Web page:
Academic journal article Research Quarterly for Exercise and Sport

The 'Professional' Work of Experienced Physical Education Teachers

Academic journal article Research Quarterly for Exercise and Sport

The 'Professional' Work of Experienced Physical Education Teachers

Article excerpt

During the 1990s, discourses of teacher professionalism and professionalization have been seconded by educational bureaucracies in many countries as one avenue to arrest the "decline" in schooling standards (e.g., Eraut, 1994; Hargreaves, 1994; Popkewitz, 1994; Smyth, 1995). Hargreaves (1994) argued that professionalization from the teachers' perspective includes the struggle for and realization of curriculum and leadership responsibilities, collaborative and supportive cultures, commitment to continuous improvement, and the recognition of their work as complex and skilled. While teachers perhaps believe they are increasing their "professional" status, some basic changes in their work include compulsory performance appraisal in line with competencies, shifts to local management and market forces, and cumulative, nonnegotiable tasks (Hargreaves, 1994). Thus, it has been argued that teacher's work often reflects the disempowering process of deprofessionalization or proletarianization. This process is said to occur where work becomes more bureaucratically regulated, intensified and routinized, oriented toward executing rather than conceiving tasks, and reliant on others' "expertise" (Braverman, 1974; Densmore, 1987; Eraut, 1994; Hargreaves, 1994; Popkewitz, 1994).

Disempowering workplace conditions have contributed to unacceptable rates of teacher attrition across most developed and less developed countries (Chapman, 1994). In looking across secondary school specialists, Huberman (1993) reported that about 40% were seriously considering leaving teaching, while the scant statistical information on teacher attrition in physical education suggested that as many as 50% or more of teachers planned to leave the profession, many early in their careers. For example, Evans and Williams (1989) projected that 40% of female and 80% of male physical education teachers were looking for work outside physical education and Macdonald, Hutchins, and Madden (1994) reported that approximately 55% of the graduates from a particular university program had chosen to leave physical education teaching.

The high rates of attrition were the catalyst for a project to look at physical education teachers' work, with an initial focus on beginning teachers' satisfaction (Macdonald, 1995; Macdonald & Kirk, 1996). A qualitative study with 22 beginning physical education specialists revealed several issues which contributed to their dissatisfaction, including the low status of the subject, repetitive nature of the work, lack of authority and autonomy within the school and the school system, blurring between public and private lives, unsupportive staffroom cultures, and unfulfilling interactions with students. It was concluded that these teachers' early phases of socialization reflected the trend of proletarianization.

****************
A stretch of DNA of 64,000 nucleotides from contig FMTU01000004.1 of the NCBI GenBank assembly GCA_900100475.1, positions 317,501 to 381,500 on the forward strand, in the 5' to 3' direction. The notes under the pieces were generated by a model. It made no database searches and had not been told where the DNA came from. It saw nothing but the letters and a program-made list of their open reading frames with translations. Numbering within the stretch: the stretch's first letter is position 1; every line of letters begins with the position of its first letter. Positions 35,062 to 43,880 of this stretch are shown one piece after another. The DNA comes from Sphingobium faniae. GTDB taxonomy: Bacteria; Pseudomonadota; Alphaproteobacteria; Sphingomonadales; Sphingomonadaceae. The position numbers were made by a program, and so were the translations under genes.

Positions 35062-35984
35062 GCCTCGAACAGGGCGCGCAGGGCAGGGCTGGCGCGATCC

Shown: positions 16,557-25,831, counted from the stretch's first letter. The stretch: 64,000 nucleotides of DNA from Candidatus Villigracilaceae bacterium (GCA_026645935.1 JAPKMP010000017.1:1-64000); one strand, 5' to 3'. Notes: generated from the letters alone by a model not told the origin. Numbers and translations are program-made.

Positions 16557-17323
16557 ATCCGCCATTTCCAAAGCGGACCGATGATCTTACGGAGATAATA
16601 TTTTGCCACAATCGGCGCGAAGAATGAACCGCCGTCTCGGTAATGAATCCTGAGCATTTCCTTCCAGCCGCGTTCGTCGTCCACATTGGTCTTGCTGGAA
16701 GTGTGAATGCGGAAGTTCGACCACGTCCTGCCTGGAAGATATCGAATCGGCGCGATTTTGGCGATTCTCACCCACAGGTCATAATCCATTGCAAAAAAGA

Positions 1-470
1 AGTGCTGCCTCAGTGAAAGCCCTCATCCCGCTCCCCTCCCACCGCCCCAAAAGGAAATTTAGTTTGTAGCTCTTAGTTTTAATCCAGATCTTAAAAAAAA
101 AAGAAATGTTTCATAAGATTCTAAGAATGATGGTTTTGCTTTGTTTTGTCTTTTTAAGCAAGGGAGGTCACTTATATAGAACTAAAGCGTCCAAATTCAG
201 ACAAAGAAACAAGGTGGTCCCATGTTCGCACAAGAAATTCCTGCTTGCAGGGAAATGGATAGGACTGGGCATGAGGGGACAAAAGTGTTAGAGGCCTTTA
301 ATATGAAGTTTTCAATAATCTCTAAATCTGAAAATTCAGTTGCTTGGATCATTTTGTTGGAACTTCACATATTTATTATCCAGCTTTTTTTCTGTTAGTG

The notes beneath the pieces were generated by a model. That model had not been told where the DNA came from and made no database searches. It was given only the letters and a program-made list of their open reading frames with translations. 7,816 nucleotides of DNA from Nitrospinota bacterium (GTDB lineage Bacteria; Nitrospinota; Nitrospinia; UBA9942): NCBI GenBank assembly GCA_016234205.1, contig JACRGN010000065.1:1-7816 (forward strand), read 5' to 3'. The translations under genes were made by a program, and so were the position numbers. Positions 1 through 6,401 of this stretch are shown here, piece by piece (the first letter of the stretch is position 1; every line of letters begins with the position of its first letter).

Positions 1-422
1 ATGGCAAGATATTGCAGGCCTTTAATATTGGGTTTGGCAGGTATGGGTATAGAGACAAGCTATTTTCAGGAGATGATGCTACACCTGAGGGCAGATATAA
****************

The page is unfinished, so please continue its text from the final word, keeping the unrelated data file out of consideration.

Research Questions

The above-mentioned findings prompted the questions underpinning this study. Do experienced physical education teachers perceive the same frustrations and negative orientations as beginning teachers? Furthermore, is the professionalization-deprofessionalization tension, argued by Hargreaves (1994) as fundamental to understanding all teachers' work, a useful theoretical framework for analyzing the perspectives of experienced physical educators? Although research suggests that the problems of physical education teachers are in many ways common across a range of contexts (e.g., Lawson & Stroot, 1993; Schempp & Graber, 1992; Templin, Sparkes, & Schempp, 1991), this paper challenges that assumption.

Teachers' Careers

Teachers' ages, years of service, and working conditions have been used to study their engagement with the teaching occupation over the course of a career. This section overviews these approaches to better understanding the occupational socialization process.

Approaches to Teacher Development. Teachers' professional development is a career-long process which is neither gradual nor linear but an often disrupted and discontinuous subjective experience within the context of a school, school community, and bureaucratic system (e. …

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